Eli5 How do drugs work


How do drugs, especially alcohol, affect your brain so that you do and think things that you would never do when you’re not under the influence

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4 Answers

Anonymous 0 Comments

most simply put; drugs and alcohol have lots of chemicals that react with our brain chemicals in weird ways..

an interesting thing to note aswell the brain releases loads of DMT when you die (and you can also take it as a psychedelic drug). can basically practice death lol

Anonymous 0 Comments

First we need to look at your nervous system. You have neurotransmitters which are known to play a role in feelings and behavior. Think of neurotransmitters as messengers. They carry messages along your nervous system through a network of neurons. Neurons have three parts – cell body, axon, and axon terminal.

Cell body maintains function of the nerve cell.

The axon carries electrical messages along to the terminal.

The axon terminal is where the electrical message is changed to a chemical message using neurotransmitters to communicate with the next group of nerve cells, muscle cells or organs.

Neurotransmitters are released from the axon terminal, cross a space called the synaptic cleft, and lands on and binds to a specific receptor on the neighboring target cell, which triggers a change in the target cell.

When you take a drug, it can block the target cell from accepting neurotransmitters, which floods the synaptic cleft with those neurotransmitters. They could also block the neurotransmitters from being released.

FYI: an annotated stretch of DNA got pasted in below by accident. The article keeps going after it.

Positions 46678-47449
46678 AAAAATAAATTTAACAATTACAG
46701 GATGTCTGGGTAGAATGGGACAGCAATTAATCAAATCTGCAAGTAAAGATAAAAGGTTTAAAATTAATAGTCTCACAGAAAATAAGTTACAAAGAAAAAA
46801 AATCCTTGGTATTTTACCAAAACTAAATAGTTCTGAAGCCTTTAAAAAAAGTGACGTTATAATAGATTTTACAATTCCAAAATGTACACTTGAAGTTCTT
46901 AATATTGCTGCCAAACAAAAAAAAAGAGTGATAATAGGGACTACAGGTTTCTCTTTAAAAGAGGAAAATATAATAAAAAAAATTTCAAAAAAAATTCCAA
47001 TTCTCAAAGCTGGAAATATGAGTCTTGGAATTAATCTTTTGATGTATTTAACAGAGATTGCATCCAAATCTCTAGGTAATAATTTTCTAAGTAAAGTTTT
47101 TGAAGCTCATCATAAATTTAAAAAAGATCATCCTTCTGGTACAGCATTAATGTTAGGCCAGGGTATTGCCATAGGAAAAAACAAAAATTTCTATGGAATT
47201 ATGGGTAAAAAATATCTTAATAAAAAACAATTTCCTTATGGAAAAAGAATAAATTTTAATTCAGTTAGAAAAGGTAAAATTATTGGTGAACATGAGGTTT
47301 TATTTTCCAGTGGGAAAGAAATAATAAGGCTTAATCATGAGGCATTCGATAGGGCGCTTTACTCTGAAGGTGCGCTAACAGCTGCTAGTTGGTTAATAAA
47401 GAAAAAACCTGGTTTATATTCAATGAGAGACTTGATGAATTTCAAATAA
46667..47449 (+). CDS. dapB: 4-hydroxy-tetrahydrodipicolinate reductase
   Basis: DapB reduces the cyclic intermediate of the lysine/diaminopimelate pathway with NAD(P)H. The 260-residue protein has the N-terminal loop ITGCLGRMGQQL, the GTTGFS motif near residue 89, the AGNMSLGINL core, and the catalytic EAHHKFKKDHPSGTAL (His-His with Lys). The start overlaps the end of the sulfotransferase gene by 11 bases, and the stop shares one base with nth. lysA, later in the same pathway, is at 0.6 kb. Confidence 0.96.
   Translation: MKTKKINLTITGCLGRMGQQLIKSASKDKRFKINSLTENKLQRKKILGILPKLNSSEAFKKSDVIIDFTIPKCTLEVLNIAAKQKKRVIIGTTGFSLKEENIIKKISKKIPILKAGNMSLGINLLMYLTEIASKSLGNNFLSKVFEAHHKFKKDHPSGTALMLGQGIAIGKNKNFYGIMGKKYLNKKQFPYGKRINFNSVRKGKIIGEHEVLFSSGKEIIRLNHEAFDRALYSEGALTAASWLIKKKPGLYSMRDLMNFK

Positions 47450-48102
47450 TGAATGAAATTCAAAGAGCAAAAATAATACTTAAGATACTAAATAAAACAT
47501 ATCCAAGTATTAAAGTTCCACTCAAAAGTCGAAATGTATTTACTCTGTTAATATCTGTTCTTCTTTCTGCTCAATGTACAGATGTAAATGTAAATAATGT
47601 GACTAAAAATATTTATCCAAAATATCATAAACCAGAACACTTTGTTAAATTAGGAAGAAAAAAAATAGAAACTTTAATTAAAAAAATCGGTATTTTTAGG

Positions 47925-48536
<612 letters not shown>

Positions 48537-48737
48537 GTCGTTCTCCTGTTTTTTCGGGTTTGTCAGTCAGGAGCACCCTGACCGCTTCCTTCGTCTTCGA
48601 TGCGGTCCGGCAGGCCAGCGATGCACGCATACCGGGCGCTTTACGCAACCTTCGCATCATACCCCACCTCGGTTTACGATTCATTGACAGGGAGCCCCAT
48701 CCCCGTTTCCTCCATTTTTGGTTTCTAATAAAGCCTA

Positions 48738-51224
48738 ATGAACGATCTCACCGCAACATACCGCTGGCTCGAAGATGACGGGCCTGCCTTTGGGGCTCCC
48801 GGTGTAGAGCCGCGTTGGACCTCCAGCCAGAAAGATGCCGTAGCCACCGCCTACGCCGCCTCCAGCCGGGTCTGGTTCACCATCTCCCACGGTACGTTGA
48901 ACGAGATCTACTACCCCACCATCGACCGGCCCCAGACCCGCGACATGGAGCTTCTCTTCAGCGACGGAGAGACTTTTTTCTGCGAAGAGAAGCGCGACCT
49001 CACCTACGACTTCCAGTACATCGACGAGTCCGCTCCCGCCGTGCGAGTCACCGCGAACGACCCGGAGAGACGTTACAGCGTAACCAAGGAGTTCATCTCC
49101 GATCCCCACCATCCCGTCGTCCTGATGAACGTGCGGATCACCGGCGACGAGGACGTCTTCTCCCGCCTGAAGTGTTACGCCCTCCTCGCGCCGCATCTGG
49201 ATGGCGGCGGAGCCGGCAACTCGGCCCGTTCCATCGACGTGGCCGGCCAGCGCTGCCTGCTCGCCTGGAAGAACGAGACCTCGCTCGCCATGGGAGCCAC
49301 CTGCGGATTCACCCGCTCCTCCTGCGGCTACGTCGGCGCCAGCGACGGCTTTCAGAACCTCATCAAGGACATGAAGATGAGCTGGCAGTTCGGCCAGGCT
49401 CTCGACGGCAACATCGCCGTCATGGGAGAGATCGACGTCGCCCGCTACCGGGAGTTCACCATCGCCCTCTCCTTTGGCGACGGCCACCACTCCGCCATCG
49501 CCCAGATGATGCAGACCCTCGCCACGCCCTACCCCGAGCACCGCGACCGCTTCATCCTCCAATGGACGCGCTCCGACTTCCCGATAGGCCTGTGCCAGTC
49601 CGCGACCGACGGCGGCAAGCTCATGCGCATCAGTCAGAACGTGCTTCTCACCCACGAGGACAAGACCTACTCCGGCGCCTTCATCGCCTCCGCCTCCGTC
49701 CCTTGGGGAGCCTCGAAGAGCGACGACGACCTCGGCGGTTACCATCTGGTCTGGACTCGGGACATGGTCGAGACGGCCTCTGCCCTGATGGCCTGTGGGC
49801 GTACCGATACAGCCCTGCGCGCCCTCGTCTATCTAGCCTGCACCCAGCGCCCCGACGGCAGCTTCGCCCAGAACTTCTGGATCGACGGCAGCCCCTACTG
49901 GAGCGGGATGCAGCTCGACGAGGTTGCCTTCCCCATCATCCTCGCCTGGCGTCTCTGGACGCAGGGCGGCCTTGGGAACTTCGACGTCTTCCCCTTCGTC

Hope this helps

Anonymous 0 Comments

there are two types: depressants and stimulants

Some think alcohol is a stimulant… It’s actually a depressant.

There are a lot of mechanisms in the brain affected by drugs… GABA (how relaxed you are), serotonin (how happy you feel), dopamine (you feel accomplished), adrenaline (you feel a little bit of a high). And all addictive drugs have 1 thing in common: they all affect dopamine.

Anonymous 0 Comments

Brain cells have many different chemical receptors. Your brain cells communicate with each other and send information by releasing chemicals to other brain cells. When you take a substance, the chemicals from whatever you took can either fit closely enough into these cell receptors to simulate the sending of information, or they can block the cell receptors from receiving any information your other brain cells are sending. Most substances are the first option, meaning they overactivate certain parts of the brain (or make signals in those parts easier to fire).